From a teen in the U.S.: i’m positive that i am depressed. i’ve had countless episodes where i have felt empty/numb inside and shut everyone out as well as having lost interest in many things. i’ve only recently started cutting myself, but i’m working on stopping the habit.
depression runs in my family, but my problem is seeking professional help. my parents tend to dismiss things like depression, and i learned that when i found out about my younger sibling cutting herself. i come from a religious family, so they “prayed” about it and eventually got her to stop.
truthfully, my sister cut in order to fit in with some of her friends. with me, however, i do it to feel/alleviate the pain. i’ve struggled with my emotional problems for roughly four years after a traumatic death of a family member, and i’m having trouble with telling my parents that i need help.
i’m homeschooled and have no forms of social contact whatsoever. i’m socially deprived, and at times i enjoy being alone but at others i loathe it. my only forms of socializing are secret social media accounts, and that’s about it. i’m really not sure as to how that means much of anything, but i think it has contributed to my depression. i hate to go about “self-diagnosing” but i’ve done my research, and depression is the only thing that accurately describes my emotions (or lack thereof).
my true question would have to be how to explain to my parents about the situation when there’s a high risk of them dismissing it. they and no one else, for that matter have any idea that i might be depressed, or that i participate in self-harm. i’ve no idea as to how to communicate to them about how i want to seek help, and they’ve reacted negatively to antidepressants with my own grandmother (who has depression).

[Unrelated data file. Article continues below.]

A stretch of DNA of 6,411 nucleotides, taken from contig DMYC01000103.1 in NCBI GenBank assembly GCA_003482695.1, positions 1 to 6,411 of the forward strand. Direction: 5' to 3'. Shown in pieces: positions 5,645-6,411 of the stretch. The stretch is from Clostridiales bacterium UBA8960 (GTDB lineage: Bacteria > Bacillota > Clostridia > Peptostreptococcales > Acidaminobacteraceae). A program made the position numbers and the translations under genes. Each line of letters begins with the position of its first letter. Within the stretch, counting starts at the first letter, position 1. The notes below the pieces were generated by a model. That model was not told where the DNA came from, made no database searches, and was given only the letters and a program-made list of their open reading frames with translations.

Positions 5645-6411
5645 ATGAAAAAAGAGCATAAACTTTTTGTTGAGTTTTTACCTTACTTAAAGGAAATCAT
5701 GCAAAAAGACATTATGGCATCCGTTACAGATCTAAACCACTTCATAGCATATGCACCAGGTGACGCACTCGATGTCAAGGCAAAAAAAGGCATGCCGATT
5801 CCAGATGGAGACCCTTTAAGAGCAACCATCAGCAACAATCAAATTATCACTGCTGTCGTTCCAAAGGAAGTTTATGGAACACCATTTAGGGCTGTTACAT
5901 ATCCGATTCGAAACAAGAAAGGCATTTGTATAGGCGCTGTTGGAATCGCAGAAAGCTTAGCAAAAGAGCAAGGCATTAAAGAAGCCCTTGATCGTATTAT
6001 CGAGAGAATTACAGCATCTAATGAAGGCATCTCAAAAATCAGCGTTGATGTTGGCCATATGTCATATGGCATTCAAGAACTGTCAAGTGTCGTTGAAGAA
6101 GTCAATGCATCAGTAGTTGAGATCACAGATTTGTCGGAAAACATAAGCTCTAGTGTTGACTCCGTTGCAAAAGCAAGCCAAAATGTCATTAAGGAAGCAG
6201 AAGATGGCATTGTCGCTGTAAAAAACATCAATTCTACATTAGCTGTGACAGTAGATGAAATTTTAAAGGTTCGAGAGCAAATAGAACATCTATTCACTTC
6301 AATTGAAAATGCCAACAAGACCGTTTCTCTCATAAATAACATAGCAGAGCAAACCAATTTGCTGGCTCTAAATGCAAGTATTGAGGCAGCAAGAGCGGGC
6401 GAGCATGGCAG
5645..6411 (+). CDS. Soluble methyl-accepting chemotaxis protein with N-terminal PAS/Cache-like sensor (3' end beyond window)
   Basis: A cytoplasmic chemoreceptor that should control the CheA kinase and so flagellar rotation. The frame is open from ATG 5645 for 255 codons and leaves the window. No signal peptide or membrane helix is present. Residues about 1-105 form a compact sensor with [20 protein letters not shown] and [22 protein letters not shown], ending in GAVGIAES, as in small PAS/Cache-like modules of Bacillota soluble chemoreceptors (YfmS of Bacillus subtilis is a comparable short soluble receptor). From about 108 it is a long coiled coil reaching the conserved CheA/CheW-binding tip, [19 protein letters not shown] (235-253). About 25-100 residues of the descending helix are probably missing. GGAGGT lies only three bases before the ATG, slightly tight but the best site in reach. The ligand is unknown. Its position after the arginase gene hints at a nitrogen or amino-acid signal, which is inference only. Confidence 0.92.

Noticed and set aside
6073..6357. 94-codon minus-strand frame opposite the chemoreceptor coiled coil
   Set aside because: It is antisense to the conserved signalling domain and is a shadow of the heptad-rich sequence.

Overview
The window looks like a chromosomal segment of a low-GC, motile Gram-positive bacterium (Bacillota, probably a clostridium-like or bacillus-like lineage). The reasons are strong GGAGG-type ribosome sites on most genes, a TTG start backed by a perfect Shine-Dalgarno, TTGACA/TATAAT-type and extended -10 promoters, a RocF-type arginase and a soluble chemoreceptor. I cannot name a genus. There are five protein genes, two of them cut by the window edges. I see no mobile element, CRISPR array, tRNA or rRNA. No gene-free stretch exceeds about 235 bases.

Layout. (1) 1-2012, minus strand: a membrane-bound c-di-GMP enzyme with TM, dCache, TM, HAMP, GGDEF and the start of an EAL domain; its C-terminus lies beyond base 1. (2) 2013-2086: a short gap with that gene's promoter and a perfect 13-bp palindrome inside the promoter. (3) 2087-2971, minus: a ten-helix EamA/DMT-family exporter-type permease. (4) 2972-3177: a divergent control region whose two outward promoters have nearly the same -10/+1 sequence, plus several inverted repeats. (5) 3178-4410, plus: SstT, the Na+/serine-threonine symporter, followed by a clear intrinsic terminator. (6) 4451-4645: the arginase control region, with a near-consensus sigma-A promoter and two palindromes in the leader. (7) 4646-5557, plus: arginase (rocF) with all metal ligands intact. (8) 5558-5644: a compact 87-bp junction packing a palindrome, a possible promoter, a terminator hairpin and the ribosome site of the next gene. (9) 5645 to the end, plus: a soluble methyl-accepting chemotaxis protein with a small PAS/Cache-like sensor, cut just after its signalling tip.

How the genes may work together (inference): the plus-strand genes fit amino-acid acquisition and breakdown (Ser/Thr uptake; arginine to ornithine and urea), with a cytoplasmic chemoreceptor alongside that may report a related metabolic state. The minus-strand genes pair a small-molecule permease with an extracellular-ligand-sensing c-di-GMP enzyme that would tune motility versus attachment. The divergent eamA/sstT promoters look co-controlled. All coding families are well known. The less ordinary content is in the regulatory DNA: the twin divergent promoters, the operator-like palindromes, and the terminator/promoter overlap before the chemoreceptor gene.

i hope i’m not bothering anyone with this, and honestly i think it’ss trivial, but i don’t want this to become worse than it already is.
i’m ready and i want to seek professional help. i just don’t know if my parents will accept the fact that their daughter may have problems of her own. i am not asking for any diagnosis; just some help on how to explain my situation.
A: Thank you for writing. You are not bothering me. Your problem isn’t trivial. You have written an articulate letter in which you’ve done your best to both present your problem and be sympathetic to your parents’ beliefs. Many, maybe even most, people do need some help following a traumatic death. That situation plus the fact that there is a family history of depression are enough of a reason for you to see a professional.
I think the place to start is with your medical doctor. I don’t know if there is a medical component to this or not. If there is, treatment can be offered. Of equal importance, though, is that physicians can often do what a teen can’t. Your doctor can tell your parents that you need an evaluation for depression. She or he can also suggest some changes in life style that would benefit you at this stage of your life.
If you parents are not open to having you see a doctor, think about other adults you trust and they respect who might be able to help you have a calm and clear discussion with them. Is there a relative who can give you support? How about a church elder?
At 17, you should be getting ready to leave home. Your isolation is part of your problem. You need more social contacts in order to become more socially secure. If your parents are committed to home schooling, find other ways to get out with people your own age. Join something. Participate in a sport. Volunteer where other teens are doing good work. Maybe find a part time job that will both get you out into the community and let you save some money toward future schooling or a place of your own.
You have made an important start to your adult life by taking care of yourself by reaching out for some help here at PsychCentral. Please find the courage and strength to take the next steps.
I wish you well.